Macquarie has been named in press reports from CincoDías noting that it has acquired a portion of Telefónica’s copper network in Spain for around €200m ($228m USD). Specifically, through this legacy copper infrastructure, Telefónica provides fixed broadband services via outdated (versus fiber) retail asymmetrical digital subscriber line (ADSL) technology, as well as fixed telephony services.
Through this transaction, Macquarie intends to upgrade Telefónica’s copper network to fiber optic infrastructure, enabling high-speed broadband service. Additionally, reports specify that Macquarie will acquire Telefónica’s network directly, as a new investment, and not through its portfolio company Onivia, a Spain-based wholesale fiber-to-the-home (FTTH) network operator.
Copper Network – Macquarie Buys Telefónica Assets in Spain
Telefónica’s copper network is located primarily in areas of Spain where the carrier has not yet deployed its high-speed, fiber optic infrastructure. Presently, Telefónica has 750k+ DSL customers, out of Spain’s 1.4 million total DSL customers, implying 54% market share of this legacy technology.
Post-transaction, Macquarie intends to upgrade Telefónica’s copper network to fiber optic infrastructure and lease it to third-party operators on a wholesale basis. Indeed, this is a similar strategy that Macquarie has taken in Spain through its ownership in Onivia.
Onivia is a Spain-based wholesale fiber-to-the-home (FTTH) network operator in which Macquarie Capital is the largest shareholder. Additionally, Aberdeen Standard Investments and Daiwa Energy & Infrastructure (DEI) are also meaningful shareholders in Onivia.
Presently, Onivia’s fiber network passes 2.2 million homes in Spain through 5.2k route miles (8.4k route kilometers) of fiber. Onivia provides an alternative, independent source of wholesale fiber capacity for Spain’s internet service providers (ISPs) and smaller broadband businesses.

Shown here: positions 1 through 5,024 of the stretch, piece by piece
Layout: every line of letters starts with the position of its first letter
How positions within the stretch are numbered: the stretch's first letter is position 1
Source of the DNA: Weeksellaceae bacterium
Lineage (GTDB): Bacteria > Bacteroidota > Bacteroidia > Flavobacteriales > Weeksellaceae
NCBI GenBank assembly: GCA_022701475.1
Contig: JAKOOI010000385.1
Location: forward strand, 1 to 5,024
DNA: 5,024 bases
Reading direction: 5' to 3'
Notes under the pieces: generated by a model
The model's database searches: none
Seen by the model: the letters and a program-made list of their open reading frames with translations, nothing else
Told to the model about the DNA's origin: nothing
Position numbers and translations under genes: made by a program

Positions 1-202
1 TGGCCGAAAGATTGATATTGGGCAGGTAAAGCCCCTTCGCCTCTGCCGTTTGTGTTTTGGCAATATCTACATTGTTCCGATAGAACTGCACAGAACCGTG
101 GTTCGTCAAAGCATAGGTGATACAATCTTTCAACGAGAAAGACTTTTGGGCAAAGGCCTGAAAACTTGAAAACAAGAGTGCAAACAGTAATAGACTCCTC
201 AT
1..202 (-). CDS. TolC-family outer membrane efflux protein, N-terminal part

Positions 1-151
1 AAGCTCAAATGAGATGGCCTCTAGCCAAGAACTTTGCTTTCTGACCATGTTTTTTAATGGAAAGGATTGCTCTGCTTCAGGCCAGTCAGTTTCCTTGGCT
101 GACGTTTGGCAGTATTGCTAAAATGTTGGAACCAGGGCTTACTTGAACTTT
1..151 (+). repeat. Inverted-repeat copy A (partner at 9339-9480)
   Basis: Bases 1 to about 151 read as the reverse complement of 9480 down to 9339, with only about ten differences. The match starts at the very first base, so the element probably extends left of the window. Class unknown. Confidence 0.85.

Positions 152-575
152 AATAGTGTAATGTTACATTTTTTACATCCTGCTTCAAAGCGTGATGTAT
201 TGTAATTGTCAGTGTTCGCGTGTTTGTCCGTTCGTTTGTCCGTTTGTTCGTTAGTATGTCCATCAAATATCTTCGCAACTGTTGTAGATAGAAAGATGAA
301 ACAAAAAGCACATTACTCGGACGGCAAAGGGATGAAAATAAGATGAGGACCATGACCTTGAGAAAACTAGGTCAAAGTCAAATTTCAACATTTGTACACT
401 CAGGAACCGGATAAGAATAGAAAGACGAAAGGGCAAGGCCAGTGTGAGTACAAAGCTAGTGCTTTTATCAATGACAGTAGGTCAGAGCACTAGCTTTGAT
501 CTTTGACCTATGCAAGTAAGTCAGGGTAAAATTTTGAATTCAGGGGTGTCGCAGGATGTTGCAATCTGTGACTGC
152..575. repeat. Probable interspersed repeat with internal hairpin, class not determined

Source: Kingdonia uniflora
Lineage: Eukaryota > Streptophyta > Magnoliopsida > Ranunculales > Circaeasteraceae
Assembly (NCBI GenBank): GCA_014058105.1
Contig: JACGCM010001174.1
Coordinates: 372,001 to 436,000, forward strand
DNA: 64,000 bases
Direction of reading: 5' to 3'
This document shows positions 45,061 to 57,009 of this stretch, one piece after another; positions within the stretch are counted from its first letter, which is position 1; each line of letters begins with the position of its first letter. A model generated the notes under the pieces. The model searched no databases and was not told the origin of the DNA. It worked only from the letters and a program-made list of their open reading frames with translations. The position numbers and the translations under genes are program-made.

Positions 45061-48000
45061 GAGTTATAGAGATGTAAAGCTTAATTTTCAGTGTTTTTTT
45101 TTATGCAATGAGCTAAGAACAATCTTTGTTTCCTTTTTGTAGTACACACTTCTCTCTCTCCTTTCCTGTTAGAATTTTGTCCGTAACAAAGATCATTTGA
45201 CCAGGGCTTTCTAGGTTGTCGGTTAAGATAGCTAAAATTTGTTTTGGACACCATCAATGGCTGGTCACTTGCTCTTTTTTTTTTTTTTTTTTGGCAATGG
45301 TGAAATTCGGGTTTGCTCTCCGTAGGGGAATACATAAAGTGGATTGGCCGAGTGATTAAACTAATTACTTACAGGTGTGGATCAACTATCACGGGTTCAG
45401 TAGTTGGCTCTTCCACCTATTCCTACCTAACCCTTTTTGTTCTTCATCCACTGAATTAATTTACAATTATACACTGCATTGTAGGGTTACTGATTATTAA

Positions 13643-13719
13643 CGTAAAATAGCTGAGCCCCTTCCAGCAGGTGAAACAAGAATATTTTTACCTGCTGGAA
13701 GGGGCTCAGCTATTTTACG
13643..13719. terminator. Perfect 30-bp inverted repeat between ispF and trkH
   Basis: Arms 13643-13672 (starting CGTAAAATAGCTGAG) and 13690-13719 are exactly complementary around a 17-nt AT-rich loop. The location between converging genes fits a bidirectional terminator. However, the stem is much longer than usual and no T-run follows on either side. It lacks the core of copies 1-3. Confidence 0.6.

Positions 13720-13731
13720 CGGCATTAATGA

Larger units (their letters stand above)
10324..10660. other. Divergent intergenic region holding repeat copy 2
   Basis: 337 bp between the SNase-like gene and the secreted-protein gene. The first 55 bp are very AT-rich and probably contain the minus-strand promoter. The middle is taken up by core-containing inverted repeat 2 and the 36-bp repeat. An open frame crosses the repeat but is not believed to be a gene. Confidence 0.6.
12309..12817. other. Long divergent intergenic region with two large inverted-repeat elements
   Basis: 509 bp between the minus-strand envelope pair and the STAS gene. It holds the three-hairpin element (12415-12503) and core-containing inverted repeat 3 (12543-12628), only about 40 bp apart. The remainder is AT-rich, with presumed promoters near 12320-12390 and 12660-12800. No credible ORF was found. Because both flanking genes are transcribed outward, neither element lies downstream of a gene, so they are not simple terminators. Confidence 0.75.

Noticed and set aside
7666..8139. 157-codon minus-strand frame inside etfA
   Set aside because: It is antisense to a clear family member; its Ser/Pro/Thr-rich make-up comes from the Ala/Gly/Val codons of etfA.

Transaction Rationale – Telefónica Divests Copper Network
Telefónica will use the proceeds from the sale of its copper network in Spain to reduce its debt levels. At the same time, Telefónica’s divestment of copper infrastructure will accelerate the shutdown of its broader copper network in Spain, which it targets achieving by 2025.
Additionally, Telefónica will reduce its future capital expenditure commitments to upgrade its copper network to fiber infrastructure. For example, deploying optical fiber to replace existing copper of the network access loop necessitates elevated levels of investment.
Copper Network Shutdown
During the nine months ended September 30, 2021, Telefónica closed more than 1.0k central offices related to its copper network, out of a total of more than 8.5k. In turn, this copper network shutdown enables Telefónica to reduce its CO2 emissions and energy usage, as fiber-to-the-home (FTTH) technology is 85% more efficient in energy use than copper networks. Furthermore, since 2016, Telefónica has been able to recycle more than 65k tons of copper cable.
Fiber-to-the-Home (FTTH) in Spain
Telefónica is focusing its current fixed broadband services towards fiber-based infrastructure. As of June 2021, Telefónica’s fiber-to-the-home (FTTH) network passed 26.1 million premises in Spain. Currently, this FTTH network provides service to 4.8 million customers, out of Spain’s 12.5 million total fiber customers, implying 38% market share.
Digital Infrastructure Monetization – Telefónica
Over the past 12 months, Telefónica has systematically been divesting its digital infrastructure including towers (Telxius / American Tower), data centers (Nabiax / Asterion), and fiber. Specifically, within fiber, these divestitures have included 60% sales in Chile and Colombia to KKR, a 50%/50% joint venture with CDPQ in Brazil, and other agreements across Latin America.